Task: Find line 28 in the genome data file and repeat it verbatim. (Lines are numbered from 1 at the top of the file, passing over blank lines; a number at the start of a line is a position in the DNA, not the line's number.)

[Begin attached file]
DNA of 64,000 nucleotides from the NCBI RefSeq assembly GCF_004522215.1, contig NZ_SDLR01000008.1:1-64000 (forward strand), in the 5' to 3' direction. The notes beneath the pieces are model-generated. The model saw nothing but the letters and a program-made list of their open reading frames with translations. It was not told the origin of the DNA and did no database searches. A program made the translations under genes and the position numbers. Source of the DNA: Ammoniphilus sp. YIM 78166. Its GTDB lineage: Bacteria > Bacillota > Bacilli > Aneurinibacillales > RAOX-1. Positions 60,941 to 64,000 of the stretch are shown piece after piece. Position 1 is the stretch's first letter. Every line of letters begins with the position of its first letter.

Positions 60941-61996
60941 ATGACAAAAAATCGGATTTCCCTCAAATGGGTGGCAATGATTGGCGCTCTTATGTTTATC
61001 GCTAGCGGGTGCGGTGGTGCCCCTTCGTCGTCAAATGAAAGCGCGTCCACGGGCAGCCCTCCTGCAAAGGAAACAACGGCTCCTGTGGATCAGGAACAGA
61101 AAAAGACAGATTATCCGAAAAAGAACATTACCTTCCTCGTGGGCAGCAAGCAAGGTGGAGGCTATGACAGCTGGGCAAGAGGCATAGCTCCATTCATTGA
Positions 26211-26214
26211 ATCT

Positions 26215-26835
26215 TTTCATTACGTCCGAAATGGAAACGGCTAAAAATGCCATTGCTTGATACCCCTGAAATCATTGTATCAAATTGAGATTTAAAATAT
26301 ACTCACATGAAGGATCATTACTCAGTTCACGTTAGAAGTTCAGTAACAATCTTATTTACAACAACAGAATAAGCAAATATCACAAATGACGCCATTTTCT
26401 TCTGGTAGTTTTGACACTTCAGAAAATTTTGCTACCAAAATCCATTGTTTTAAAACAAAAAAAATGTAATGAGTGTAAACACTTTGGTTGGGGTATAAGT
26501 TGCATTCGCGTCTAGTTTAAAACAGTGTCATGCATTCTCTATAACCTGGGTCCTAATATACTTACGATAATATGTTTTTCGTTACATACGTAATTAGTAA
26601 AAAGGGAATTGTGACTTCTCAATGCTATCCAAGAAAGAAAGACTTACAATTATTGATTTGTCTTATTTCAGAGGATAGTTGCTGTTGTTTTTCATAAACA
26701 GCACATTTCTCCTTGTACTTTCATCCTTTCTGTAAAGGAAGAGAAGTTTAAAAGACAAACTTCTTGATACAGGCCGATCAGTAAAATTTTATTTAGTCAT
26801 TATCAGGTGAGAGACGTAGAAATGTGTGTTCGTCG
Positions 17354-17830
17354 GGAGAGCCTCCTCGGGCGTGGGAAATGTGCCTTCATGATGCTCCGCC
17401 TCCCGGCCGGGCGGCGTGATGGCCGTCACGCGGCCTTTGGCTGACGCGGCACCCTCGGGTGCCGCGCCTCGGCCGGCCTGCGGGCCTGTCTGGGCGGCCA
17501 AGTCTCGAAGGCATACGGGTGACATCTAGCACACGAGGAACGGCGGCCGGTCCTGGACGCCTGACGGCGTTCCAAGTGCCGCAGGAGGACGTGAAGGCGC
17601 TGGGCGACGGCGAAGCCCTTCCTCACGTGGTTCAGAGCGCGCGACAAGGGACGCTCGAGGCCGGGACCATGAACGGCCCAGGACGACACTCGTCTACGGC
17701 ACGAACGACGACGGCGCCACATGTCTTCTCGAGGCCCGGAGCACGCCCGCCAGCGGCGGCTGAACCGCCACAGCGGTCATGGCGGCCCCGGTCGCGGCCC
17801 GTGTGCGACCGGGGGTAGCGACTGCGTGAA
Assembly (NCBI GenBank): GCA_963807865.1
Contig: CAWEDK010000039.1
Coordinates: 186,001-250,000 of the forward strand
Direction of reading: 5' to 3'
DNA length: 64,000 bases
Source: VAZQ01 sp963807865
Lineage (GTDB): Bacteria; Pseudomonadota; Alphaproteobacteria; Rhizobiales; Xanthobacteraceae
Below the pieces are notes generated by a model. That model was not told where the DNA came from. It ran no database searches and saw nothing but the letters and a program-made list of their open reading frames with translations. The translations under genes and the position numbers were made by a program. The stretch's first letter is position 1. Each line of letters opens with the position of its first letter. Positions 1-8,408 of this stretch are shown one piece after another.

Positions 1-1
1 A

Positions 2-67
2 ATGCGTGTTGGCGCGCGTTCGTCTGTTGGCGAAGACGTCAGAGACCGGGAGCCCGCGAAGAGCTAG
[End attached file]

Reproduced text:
Source: VAZQ01 sp963807865